“When Johnny Comes Marching Home” Marches Across Time

Sometimes listeners are surprised to find a familiar tune lurking behind the lyrics of a new song. Songwriters may revisit and reuse existing compositions, hoping to catch a listener’s attention through something familiar. The Civil War era song “When Johnny Comes Marching Home” not only resembles an earlier song, but also inspired a number of parodies.

Music educators: How might you imagine using our resources?

Back in December 2017, a colleague of ours here at the Library published a short piece in the Music Educator’s Journal highlighting the many video recordings of musical performances at the Library of Congress hosted on the Library’s YouTube channel. Focusing on videos documenting the American Folklife Center’s Homegrown concert series, Lee Ann Potter (Director, Educational Outreach) noted that these resources offer great value to teachers and students. What is that value, and how can we here at the AFC help realize it?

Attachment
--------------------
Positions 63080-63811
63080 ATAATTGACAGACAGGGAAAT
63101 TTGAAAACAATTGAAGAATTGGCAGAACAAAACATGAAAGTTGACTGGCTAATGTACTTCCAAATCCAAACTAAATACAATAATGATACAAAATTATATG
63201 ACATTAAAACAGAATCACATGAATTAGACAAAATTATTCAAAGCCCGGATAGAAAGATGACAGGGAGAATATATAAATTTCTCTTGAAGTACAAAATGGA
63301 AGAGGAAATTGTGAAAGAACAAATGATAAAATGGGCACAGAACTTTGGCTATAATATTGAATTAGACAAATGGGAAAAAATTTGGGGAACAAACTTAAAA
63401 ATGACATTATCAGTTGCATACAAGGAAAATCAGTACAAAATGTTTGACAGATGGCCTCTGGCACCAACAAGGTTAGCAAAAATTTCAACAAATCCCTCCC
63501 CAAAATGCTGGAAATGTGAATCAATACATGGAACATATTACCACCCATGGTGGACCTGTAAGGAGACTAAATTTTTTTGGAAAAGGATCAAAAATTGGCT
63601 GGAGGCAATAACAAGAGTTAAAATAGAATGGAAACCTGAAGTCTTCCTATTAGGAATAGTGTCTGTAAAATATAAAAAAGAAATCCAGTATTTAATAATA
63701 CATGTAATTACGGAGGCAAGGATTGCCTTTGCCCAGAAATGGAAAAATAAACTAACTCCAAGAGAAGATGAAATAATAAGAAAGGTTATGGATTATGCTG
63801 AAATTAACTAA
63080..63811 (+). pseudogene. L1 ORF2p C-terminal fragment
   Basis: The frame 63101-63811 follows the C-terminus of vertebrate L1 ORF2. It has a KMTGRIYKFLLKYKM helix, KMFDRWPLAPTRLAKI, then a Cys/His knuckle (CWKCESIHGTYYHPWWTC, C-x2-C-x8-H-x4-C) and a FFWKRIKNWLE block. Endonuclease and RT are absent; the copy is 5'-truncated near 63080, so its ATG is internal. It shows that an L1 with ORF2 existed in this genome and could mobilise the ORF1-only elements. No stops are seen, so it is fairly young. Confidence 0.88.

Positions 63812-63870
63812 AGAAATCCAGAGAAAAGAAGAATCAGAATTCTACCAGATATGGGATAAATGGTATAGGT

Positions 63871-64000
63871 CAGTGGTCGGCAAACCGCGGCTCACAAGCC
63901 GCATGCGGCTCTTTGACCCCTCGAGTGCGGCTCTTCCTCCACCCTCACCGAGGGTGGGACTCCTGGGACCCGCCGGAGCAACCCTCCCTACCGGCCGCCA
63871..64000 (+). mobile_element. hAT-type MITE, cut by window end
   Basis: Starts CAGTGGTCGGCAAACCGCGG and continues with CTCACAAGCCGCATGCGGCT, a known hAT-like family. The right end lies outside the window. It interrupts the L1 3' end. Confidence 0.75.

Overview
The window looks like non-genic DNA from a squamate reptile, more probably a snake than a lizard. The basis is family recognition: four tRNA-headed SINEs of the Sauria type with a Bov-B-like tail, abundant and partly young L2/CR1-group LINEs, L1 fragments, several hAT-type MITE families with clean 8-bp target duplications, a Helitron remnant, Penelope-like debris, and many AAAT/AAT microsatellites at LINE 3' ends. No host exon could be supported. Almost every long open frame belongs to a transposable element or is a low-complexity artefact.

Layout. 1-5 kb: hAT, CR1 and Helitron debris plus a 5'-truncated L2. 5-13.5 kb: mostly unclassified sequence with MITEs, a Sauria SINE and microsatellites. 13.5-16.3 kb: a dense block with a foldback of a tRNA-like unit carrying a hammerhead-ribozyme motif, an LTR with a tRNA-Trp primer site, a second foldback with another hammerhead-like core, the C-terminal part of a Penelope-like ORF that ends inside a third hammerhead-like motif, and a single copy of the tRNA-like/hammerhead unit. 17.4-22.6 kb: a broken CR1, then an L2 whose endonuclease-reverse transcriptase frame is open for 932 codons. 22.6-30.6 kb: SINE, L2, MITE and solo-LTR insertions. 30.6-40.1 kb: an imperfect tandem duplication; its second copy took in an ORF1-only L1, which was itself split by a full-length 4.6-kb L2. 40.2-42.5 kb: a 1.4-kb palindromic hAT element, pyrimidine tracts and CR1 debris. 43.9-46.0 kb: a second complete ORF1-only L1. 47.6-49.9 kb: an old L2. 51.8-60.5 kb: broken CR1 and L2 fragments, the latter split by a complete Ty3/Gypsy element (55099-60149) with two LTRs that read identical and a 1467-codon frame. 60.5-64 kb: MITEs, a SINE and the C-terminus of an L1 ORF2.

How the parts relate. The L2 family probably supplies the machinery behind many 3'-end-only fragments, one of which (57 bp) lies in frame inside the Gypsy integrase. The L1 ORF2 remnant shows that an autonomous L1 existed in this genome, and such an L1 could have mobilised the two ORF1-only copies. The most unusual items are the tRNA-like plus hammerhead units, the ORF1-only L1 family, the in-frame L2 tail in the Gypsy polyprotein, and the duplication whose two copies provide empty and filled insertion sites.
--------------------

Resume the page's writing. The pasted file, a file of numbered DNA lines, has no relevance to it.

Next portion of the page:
Former Teacher Finds Songwriting Inspiration in Library’s Digital Newspapers

Rob Williams first used the Library’s digital newspaper collections more than a decade ago as a high-school teacher of U.S. history in Powhatan County, Virginia, near Richmond. Today, he’s a recording artist—he released his third album, “An Hour Before Daylight,” in October. But he still draws inspiration from the same online resources that captivated his history students.

Information Literacy: Why Does the Source Matter? Gilmore’s 1869 Peace Jubilee

Two articles about Patrick Gilmore’s June 1869 peace jubilee in Boston, an event many students and teachers may not be familiar with, might pique students’ interest in learning about the event and lend themselves to structured evaluation and analysis of each source of information